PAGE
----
Ten Intriguing Rule 5 Draft Eligible Prospects

  • Travis Demeritte – 3B, Braves

Atlanta Braves prospect Travis Demeritte, who was acquired from the Texas Rangers in the days leading up to the 2016 trade deadline, has struggled over the past 2 seasons. His batting averaged has hovered around .230 at AA and he is striking out at an alarming rate. With that being said, his upside is that of a power hitting 3B with a innate ability to get on base (his walk rate was 11% this past season). Demeritte finished the season strong, batting .293 with 5 HR and 11 BB over his last 87 PA. One can presume that several MLB organizations will be inclined to take a gamble on Demeritte, a former 1st round pick with some upside (potential starting 3B). 

  • Jhonathan Diaz – SP, Red Sox

Southpaw Jhonathan Diaz is a prime candidate to be taken in the earlier stages of the Rule 5 Draft. In 153 innings at A, Diaz had a 3.00 ERA, along with a 3.14 FIP and 3.41 xFIP. He walked less than 2 1/2 batters/9 IP and struck out over 8 1/2 batters/9 IP. With a plus curveball, Diaz is likely to carve out an MLB role of some sorts. His stat-line  should be taken with a grain of salt — pitching in A vs AA is as different as night and day. Diaz’s plus curveball should warrant a selection in this year’s Rule 5 Draft though.

  • Breiling Eusebio – SP, Rockies

Eusebio is another left-handed SP who could interest teams. He carries substantially more risk than Diaz, as he lost a year of developmental time due to TJ surgery. When healthy, he was able to rack up lots of strikeouts with a solid three pitch mix (changeup, fastball, and curveball) but his command remains a question mark. If he can return to health, he will likely begin to appear on top 100 prospect lists.

  • Dom Nunez – C, Rockies

Dom Nunez, a former 6th round pick, has the profile of a left-handed-hitting backup catcher who could face RHP (get around 400 ABs). His walk rate was 12.2% at AA  and he accrued 8 HRs over 377 PA. Nunez is not your typical catcher athlete — he has stolen around 8 bases every season. Nunez has a very high floor but a limited ceiling, which could prove to be the reason teams shy away from selecting him.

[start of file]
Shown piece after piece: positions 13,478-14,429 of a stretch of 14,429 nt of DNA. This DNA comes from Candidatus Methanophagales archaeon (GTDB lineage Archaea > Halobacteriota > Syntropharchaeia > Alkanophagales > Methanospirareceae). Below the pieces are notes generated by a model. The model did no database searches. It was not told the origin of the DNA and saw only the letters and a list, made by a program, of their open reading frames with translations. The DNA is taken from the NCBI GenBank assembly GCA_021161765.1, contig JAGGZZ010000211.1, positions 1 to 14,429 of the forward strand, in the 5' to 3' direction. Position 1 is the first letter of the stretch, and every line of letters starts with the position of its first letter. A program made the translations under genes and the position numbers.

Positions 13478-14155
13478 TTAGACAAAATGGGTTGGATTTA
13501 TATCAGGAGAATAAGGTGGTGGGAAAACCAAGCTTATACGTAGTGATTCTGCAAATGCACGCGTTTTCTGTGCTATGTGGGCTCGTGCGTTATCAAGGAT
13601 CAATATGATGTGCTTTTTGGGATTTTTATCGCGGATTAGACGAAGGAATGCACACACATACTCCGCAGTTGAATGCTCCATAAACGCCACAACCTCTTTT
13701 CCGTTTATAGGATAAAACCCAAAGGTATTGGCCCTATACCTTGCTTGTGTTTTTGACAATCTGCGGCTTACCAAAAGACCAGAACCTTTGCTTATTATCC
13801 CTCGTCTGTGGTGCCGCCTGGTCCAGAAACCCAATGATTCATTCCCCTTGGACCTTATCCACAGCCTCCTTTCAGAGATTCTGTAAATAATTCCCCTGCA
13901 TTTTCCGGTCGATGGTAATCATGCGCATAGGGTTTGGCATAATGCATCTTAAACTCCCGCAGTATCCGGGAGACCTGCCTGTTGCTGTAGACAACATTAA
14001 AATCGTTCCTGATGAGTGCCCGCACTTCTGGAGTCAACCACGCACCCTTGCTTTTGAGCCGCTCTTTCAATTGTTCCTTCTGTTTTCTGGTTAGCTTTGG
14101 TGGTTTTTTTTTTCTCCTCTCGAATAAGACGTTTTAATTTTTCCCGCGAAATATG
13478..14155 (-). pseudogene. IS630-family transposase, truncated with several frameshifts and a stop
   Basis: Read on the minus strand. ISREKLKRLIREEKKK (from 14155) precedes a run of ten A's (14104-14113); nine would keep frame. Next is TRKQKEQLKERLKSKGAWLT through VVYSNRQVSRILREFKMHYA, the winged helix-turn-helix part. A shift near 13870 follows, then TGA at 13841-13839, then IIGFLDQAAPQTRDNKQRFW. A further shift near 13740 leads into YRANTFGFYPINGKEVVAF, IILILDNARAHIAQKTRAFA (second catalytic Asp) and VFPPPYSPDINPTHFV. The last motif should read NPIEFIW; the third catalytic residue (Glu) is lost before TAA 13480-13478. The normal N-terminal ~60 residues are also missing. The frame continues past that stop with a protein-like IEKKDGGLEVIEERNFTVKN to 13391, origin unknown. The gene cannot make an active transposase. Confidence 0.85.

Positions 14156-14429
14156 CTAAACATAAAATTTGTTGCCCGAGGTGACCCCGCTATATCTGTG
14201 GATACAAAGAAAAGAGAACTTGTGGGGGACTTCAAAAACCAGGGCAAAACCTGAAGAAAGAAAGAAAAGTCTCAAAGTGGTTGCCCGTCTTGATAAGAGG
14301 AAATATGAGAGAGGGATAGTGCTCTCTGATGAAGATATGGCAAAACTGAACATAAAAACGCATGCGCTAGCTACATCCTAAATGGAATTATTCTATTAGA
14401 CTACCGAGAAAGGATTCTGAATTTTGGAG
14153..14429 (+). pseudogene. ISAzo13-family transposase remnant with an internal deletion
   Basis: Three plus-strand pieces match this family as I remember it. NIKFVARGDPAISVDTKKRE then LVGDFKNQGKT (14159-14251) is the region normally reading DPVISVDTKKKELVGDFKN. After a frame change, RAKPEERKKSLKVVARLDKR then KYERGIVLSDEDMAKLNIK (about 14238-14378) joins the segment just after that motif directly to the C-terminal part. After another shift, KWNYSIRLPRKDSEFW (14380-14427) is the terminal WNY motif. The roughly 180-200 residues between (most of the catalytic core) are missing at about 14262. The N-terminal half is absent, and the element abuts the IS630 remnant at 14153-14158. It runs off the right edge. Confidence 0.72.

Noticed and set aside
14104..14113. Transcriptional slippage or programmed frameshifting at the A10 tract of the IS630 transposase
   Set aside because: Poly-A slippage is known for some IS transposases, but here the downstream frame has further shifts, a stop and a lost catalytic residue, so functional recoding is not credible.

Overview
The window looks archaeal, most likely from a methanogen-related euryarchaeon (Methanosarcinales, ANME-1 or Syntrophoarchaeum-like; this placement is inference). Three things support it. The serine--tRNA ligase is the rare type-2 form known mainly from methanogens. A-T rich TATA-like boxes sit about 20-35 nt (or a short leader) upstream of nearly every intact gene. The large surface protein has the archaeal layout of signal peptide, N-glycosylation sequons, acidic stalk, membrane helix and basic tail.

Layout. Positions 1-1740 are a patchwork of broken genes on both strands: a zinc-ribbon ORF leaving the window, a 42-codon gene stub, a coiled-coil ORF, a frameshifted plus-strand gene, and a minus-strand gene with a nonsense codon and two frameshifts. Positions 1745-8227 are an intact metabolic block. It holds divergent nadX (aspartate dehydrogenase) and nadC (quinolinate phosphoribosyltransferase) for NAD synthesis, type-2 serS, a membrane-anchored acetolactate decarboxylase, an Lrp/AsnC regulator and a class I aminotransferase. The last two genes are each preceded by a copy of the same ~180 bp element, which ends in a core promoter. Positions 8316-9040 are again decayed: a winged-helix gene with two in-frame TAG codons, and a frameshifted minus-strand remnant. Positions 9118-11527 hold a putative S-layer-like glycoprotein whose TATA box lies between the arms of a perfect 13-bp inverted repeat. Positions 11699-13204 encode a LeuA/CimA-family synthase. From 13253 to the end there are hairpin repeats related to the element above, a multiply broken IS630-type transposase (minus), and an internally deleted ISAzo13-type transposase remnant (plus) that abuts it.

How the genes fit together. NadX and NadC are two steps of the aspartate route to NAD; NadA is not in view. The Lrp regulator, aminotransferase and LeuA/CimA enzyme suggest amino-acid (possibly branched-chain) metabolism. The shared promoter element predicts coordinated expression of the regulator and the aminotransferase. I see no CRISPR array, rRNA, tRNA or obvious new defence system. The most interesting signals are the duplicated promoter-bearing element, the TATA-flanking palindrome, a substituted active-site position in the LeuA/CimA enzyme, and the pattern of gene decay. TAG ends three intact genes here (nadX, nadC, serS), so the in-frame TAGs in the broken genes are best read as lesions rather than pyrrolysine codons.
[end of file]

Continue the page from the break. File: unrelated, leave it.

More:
• Jonathan Arauz – INF, Astros

Jonathan Arauz, suspended in 2017 for use of an illegal substance, performed exceptionally well in A, hitting just under .300 with a .392 OBP; subsequently, he earned a promotion to A+, where he did not fare so well. The long season may have been wearing down on him. It is important to note that his PA total doubled that of the previous season (which was cut short because of the suspension). Arauz looks like he could be a productive utility infielder, having already received time at 3B, 2B, and SS.

  • Drew Jackson – SS, Dodgers

Drew Jackson, a former Seattle Mariner 5th round pick, had a fairly strong year playing for the Tulsa Drillers (Dodger’s AA affiliate). In addition to playing adequate SS, Jackson hit for some power (15 HR) and stole 22 bases while managing to get on base at a .356 clip. It is important to note that his home stadium is very hitter-friendly, but his HR numbers are certainly an improvement over his small sample (1 HR over 130 PAs) in AA the year prior.

  • Cristian Santana – 1B/3B, Dodgers

For the first time in his minor league career, Cristian Santana hit more than 8 HRs; in fact, he tripled his previous career high (he hit 24 big flies at A+). There are several white flags: his defense (could end up at 1B), his inability to get on base (3.4 BB%), and his propensity to chase (24.7 K%). With as much power as Santana has, you can expect a number of teams to look into drafting him.

  • Cody Ponce – SP, Brewers

Although Ponce has a low ceiling (limited upside), there is a good chance he becomes a middle reliever or #5 starter in the next year or two. He utilizes a 4 pitch mix; Fangraphs deems his cutter and fastball as being his two best pitches. His WHIP was 1.28 and he struck out just over 8 batters/9 IP in AA. There is a good chance that at least a couple of teams will be willing to explore the possibility of selecting him to be one of their opening-day relievers.

  • Max Schrock – UTL, Cardinals

Max Schrock is a very interesting prospect. He has stellar bat control, which enables him to frequently put the ball in play; however, it usually in the form of weak contact. Schrock’s 1st season at AAA after coming over from the Athletics as part of the Stephen Piscotty deal was a major disappointment. He hit a meager 4 HR and his OBP was below .300. Some teams may be more inclined to pick Schrock, as they highly value his defensive versatility (saw time at LF, 3B, and 2B).

  • Richie Martin – SS, Athletics

Former 1st round pick out of the University of Florida, Richie Martin possesses an excellent glove at short. He has some extra base hit power (29 2Bs in AA), but you can only expect a handful of HRs every year (hit 6 this past season). He supplements his glove with very good speed (25 SB) and a high batting average (.300 on the dot). It seems to me like he’s got a good shot at developing into a glove-first every-day shortstop.

Source: Fangraphs

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